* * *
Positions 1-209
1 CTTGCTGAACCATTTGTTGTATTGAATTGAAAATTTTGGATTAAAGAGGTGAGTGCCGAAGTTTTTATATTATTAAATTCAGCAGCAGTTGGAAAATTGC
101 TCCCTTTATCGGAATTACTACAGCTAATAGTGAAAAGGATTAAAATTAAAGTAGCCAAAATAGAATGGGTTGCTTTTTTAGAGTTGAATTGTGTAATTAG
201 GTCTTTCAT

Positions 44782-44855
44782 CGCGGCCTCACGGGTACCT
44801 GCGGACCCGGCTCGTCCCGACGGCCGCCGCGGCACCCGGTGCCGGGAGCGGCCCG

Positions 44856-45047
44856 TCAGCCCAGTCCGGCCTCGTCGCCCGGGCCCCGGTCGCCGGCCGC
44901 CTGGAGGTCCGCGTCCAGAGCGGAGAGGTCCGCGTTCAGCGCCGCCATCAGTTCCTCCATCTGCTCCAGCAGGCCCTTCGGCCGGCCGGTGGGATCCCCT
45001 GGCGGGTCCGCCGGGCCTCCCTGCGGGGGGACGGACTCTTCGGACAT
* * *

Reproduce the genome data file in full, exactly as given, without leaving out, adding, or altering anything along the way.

Positions 1-209
1 CTTGCTGAACCATTTGTTGTATTGAATTGAAAATTTTGGATTAAAGAGGTGAGTGCCGAAGTTTTTATATTATTAAATTCAGCAGCAGTTGGAAAATTGC
101 TCCCTTTATCGGAATTACTACAGCTAATAGTGAAAAGGATTAAAATTAAAGTAGCCAAAATAGAATGGGTTGCTTTTTTAGAGTTGAATTGTGTAATTAG
201 GTCTTTCAT

Positions 44782-44855
44782 CGCGGCCTCACGGGTACCT
44801 GCGGACCCGGCTCGTCCCGACGGCCGCCGCGGCACCCGGTGCCGGGAGCGGCCCG

Positions 44856-45047
44856 TCAGCCCAGTCCGGCCTCGTCGCCCGGGCCCCGGTCGCCGGCCGC
44901 CTGGAGGTCCGCGTCCAGAGCGGAGAGGTCCGCGTTCAGCGCCGCCATCAGTTCCTCCATCTGCTCCAGCAGGCCCTTCGGCCGGCCGGTGGGATCCCCT
45001 GGCGGGTCCGCCGGGCCTCCCTGCGGGGGGACGGACTCTTCGGACAT